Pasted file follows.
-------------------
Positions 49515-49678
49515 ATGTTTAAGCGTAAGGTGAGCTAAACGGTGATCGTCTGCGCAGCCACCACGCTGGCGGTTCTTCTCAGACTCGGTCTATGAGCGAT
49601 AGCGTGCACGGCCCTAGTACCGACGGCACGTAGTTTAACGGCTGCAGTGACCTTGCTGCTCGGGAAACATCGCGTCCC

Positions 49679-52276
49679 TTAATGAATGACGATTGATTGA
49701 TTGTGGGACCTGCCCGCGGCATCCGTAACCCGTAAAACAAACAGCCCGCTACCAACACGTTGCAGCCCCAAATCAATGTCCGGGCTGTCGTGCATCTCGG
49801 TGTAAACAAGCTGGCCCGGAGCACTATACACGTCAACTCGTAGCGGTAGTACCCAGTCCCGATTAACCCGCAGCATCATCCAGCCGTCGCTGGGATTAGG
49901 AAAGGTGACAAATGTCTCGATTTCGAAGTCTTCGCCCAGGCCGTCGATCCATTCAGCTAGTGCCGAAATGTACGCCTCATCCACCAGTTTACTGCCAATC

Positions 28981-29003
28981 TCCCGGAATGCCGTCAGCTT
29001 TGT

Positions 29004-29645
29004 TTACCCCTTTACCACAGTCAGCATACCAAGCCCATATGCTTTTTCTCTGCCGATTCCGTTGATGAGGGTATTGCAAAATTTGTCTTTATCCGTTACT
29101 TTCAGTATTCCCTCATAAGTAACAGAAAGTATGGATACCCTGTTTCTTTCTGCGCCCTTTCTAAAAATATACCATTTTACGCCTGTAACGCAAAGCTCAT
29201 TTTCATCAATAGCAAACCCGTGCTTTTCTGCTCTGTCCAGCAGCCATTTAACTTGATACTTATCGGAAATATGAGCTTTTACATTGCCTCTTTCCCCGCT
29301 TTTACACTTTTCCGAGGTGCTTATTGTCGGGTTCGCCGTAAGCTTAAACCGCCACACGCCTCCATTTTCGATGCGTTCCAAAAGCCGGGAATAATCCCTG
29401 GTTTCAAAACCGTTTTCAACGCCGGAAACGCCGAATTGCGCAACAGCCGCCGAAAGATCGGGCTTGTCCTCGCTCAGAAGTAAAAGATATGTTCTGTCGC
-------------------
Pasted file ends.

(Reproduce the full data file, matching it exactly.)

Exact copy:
Positions 49515-49678
49515 ATGTTTAAGCGTAAGGTGAGCTAAACGGTGATCGTCTGCGCAGCCACCACGCTGGCGGTTCTTCTCAGACTCGGTCTATGAGCGAT
49601 AGCGTGCACGGCCCTAGTACCGACGGCACGTAGTTTAACGGCTGCAGTGACCTTGCTGCTCGGGAAACATCGCGTCCC

Positions 49679-52276
49679 TTAATGAATGACGATTGATTGA
49701 TTGTGGGACCTGCCCGCGGCATCCGTAACCCGTAAAACAAACAGCCCGCTACCAACACGTTGCAGCCCCAAATCAATGTCCGGGCTGTCGTGCATCTCGG
49801 TGTAAACAAGCTGGCCCGGAGCACTATACACGTCAACTCGTAGCGGTAGTACCCAGTCCCGATTAACCCGCAGCATCATCCAGCCGTCGCTGGGATTAGG
49901 AAAGGTGACAAATGTCTCGATTTCGAAGTCTTCGCCCAGGCCGTCGATCCATTCAGCTAGTGCCGAAATGTACGCCTCATCCACCAGTTTACTGCCAATC

Positions 28981-29003
28981 TCCCGGAATGCCGTCAGCTT
29001 TGT

Positions 29004-29645
29004 TTACCCCTTTACCACAGTCAGCATACCAAGCCCATATGCTTTTTCTCTGCCGATTCCGTTGATGAGGGTATTGCAAAATTTGTCTTTATCCGTTACT
29101 TTCAGTATTCCCTCATAAGTAACAGAAAGTATGGATACCCTGTTTCTTTCTGCGCCCTTTCTAAAAATATACCATTTTACGCCTGTAACGCAAAGCTCAT
29201 TTTCATCAATAGCAAACCCGTGCTTTTCTGCTCTGTCCAGCAGCCATTTAACTTGATACTTATCGGAAATATGAGCTTTTACATTGCCTCTTTCCCCGCT
29301 TTTACACTTTTCCGAGGTGCTTATTGTCGGGTTCGCCGTAAGCTTAAACCGCCACACGCCTCCATTTTCGATGCGTTCCAAAAGCCGGGAATAATCCCTG
29401 GTTTCAAAACCGTTTTCAACGCCGGAAACGCCGAATTGCGCAACAGCCGCCGAAAGATCGGGCTTGTCCTCGCTCAGAAGTAAAAGATATGTTCTGTCGC